Ayed Morrar also speaks to communities about partnership across political lines. While the split between Hamas and Fatah has become more acute since the Budrus protests in 2003, Morrar holds strongly to his belief that “you cannot have people thinking that they are being led by you and that they are following you. They are actual partners. Everybody should feel like they are equal in the decision making and the power structure as you are.”
“These are all very democratic ideals,” Bacha tells me. “[Morrar] talks about these things without using the kind of language we use in university, the kind of academic jargon of pluralism and democracy and all of that, but those are the basic values for him in terms of, not only the struggle, but the society that you want to build.”The participation by Israeli civilians is the culmination of this notion of being inclusive in the struggle. “[Morrar] says clearly that without the Israelis participating with us, we are not going to be able to win our freedom. The best partners are across the Green Line and we need to recognize that we have a shared future, and if we struggle together we will be building relationships that will be long lasting and will create the connecting fibers for the two societies to believe that they can be neighbors.”
The presence of Israelis at the protests also lowers the level of violence initiated by Israeli border police. It is shared in the film that Israeli border police have different firing orders if there are Israelis present.
These different levels of partnership seen in the film and understood more in depth after my conversation with Bacha, are not accidental, rather essential components to Ayed Morrar’s vision for the struggle. Efforts in other villages have not experienced the same level of success as Budrus, but Bacha remains hopeful. Here in the United States where the issue is so divisive, where people and films are categorized as pro-Israeli or pro-Palestinian, where there is extreme media fatigue over news of violence in the Middle East, Julia Bacha hopes to begin a new dialogue. “There is no such thing as something that is good for the Palestinians that is not good for the Israelis and vice versa. It is only going to work if it is respectful of the dignities of both societies. If it gives freedom to both societies.”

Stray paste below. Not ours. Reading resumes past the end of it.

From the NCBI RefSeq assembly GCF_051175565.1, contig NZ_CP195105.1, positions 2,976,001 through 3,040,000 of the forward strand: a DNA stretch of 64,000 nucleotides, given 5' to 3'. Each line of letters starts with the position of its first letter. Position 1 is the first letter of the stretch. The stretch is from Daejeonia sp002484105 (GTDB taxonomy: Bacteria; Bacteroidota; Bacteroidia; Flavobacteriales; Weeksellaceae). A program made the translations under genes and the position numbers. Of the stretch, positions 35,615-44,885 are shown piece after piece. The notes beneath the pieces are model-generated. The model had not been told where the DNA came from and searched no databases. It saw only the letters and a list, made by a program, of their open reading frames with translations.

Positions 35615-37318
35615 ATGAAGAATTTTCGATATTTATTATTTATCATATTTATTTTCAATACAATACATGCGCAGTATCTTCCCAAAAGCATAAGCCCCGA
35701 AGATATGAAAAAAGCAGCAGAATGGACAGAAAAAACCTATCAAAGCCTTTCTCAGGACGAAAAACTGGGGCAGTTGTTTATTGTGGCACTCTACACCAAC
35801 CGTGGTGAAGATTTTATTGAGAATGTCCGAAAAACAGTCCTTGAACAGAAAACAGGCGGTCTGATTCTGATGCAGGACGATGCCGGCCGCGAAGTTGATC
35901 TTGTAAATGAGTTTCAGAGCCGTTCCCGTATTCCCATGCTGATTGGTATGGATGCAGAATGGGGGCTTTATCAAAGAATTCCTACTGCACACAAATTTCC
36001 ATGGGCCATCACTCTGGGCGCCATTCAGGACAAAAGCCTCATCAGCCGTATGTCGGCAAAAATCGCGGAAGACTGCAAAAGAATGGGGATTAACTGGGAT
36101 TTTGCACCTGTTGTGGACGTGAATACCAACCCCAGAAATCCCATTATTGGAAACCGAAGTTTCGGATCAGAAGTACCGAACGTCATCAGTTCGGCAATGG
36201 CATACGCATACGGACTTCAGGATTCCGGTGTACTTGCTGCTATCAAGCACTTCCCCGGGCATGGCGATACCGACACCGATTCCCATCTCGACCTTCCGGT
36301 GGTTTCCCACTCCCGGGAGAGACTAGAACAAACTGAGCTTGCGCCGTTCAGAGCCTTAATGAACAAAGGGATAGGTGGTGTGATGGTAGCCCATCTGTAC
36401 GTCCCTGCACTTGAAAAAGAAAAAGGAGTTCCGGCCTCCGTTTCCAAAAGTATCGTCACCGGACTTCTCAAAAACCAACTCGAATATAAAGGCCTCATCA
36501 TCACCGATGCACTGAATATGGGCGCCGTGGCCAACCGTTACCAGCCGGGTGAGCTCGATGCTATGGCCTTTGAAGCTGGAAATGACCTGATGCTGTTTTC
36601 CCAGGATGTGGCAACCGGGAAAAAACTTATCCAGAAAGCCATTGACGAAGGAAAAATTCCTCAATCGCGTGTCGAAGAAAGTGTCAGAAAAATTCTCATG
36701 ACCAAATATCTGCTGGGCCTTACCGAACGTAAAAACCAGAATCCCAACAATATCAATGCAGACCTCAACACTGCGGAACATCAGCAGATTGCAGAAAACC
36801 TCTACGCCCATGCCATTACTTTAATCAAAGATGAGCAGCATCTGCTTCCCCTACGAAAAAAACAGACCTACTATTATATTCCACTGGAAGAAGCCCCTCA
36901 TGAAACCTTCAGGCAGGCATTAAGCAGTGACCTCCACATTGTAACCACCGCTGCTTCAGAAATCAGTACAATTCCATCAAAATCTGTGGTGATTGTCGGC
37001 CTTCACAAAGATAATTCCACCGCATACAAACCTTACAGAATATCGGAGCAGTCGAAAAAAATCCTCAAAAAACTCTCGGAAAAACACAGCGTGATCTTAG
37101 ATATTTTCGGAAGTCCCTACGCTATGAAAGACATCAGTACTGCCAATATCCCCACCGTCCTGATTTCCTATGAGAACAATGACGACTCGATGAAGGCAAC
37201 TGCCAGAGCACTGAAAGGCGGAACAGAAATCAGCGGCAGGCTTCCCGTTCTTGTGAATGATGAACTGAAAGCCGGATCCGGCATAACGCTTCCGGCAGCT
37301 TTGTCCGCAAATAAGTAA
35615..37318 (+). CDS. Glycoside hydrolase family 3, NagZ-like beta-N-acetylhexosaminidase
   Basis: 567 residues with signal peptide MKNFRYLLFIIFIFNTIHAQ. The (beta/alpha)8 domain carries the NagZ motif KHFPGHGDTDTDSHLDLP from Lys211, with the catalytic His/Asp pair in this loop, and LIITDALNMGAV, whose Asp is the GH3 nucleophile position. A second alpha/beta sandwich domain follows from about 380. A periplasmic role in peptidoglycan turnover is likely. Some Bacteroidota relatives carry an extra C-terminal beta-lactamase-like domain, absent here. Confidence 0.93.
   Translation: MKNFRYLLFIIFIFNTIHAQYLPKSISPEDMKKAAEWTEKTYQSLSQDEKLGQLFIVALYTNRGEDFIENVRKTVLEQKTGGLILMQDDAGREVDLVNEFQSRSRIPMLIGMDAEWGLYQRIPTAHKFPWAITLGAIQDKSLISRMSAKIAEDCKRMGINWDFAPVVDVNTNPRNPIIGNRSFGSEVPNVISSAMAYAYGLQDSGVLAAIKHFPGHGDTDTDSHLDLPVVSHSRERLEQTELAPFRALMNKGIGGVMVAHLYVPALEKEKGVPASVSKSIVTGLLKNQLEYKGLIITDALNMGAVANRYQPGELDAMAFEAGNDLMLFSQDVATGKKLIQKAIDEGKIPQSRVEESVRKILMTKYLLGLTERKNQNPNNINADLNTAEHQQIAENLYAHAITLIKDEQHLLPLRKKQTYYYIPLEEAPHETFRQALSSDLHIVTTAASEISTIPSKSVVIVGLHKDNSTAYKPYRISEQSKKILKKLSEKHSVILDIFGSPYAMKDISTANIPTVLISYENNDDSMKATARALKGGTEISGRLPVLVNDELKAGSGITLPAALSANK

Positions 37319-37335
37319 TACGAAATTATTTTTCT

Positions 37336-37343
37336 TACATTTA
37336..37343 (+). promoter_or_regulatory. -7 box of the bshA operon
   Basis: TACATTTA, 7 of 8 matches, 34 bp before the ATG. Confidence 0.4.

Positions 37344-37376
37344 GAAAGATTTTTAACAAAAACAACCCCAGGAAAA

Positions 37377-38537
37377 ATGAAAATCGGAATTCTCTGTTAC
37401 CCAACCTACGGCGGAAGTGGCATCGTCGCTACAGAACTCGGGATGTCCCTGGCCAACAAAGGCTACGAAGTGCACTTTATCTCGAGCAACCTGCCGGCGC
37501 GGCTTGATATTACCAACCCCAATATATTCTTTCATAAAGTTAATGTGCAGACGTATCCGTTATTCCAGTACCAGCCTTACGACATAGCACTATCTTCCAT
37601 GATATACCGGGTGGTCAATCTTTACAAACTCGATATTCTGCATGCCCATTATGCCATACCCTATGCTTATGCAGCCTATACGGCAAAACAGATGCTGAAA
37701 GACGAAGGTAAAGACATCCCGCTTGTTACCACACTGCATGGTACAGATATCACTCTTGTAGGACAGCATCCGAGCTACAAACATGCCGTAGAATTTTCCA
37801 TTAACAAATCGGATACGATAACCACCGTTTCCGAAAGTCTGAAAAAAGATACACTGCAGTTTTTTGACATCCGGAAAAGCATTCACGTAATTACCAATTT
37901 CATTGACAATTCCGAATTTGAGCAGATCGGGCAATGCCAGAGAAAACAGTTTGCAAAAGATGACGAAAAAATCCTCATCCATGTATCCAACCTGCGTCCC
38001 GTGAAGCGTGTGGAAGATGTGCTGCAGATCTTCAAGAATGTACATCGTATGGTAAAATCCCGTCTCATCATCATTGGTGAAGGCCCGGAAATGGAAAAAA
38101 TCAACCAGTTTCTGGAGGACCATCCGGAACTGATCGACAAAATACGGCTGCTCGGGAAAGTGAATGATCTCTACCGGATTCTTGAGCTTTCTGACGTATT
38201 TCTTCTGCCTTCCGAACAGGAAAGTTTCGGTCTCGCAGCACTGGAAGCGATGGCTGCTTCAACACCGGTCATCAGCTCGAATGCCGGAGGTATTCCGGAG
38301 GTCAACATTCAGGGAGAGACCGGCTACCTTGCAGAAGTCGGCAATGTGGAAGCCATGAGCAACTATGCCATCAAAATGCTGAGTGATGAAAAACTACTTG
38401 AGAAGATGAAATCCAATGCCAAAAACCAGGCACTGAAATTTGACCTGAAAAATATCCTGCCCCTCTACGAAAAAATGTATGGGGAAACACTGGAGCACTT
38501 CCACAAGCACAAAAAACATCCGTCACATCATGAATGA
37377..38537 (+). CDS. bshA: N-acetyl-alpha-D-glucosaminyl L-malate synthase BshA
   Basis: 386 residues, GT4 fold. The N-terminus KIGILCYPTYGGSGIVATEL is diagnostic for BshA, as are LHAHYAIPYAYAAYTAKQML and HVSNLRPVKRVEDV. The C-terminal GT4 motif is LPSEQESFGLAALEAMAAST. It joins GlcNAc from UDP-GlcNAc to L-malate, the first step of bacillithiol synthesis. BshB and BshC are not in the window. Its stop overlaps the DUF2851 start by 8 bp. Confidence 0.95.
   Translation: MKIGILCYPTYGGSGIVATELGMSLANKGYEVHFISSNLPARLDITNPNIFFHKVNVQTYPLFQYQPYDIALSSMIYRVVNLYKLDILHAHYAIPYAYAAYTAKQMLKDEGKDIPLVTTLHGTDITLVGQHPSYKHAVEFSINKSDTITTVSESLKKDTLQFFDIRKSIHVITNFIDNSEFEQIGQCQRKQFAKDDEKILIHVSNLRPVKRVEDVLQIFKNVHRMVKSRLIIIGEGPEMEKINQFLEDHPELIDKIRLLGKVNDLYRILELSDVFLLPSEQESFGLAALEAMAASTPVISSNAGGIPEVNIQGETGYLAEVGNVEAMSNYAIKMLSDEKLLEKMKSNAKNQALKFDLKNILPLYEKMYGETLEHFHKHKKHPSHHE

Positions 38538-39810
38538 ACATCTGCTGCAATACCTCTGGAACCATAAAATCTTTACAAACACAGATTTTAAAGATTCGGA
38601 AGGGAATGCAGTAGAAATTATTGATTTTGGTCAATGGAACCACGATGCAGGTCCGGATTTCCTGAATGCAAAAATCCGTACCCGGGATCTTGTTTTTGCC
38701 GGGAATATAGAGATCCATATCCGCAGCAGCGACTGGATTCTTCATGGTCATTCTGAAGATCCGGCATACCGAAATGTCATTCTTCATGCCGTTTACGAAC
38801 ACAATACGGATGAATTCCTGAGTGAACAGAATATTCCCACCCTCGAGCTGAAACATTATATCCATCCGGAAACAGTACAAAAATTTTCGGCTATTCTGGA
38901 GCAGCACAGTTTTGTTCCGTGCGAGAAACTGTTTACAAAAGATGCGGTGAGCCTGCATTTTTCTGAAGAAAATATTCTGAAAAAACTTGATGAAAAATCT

Through the film Budrus and the dedication of Just Vision, this conversation has begun. I heard it at the end of both screenings I attended when I witnessed people leaving the theater asking aloud, “Why didn’t I know about this?” Budrus’s extended run in New York City and the fact that it is playing in theaters in Israel tells me the film will have a far-reaching effect internationally. It is what, for me, documentary filmmaking is all about. The dominant media networks may not have told us this story, but Director Julia Bacha and Just Vision have. Budrus gives me hope.
About the Author:
Alexandra Marie Daniels is a writer, dancer, and filmmaker. Born in California, at age 17 she moved to New York City, where she received her Bachelor of Arts degree from Sarah Lawrence College. She choreographed and taught with Jacques D'Amboise's National Dance Institute and in 2000 returned to Sarah Lawrence to receive her Master of Fine Arts degree in dance. In 2007, Ms. Daniels attended the Los Angeles Film School and has since been working in film. She has made three films with the director Bernard Rose, including The Kreutzer Sonata (2008) and Mr. Nice (2010) and has worked with the director Martyn Atkins as a script supervisor on concerts such as Eric Clapton and Steve Winwood: Live from Madison Square Garden and The Crossroads Guitar Festival 2010. Currently, she is teaming up with Los Angeles based choreographer Sarah Swenson to create a film version of Swenson's Fimmine and teaches Pilates in Los Angeles.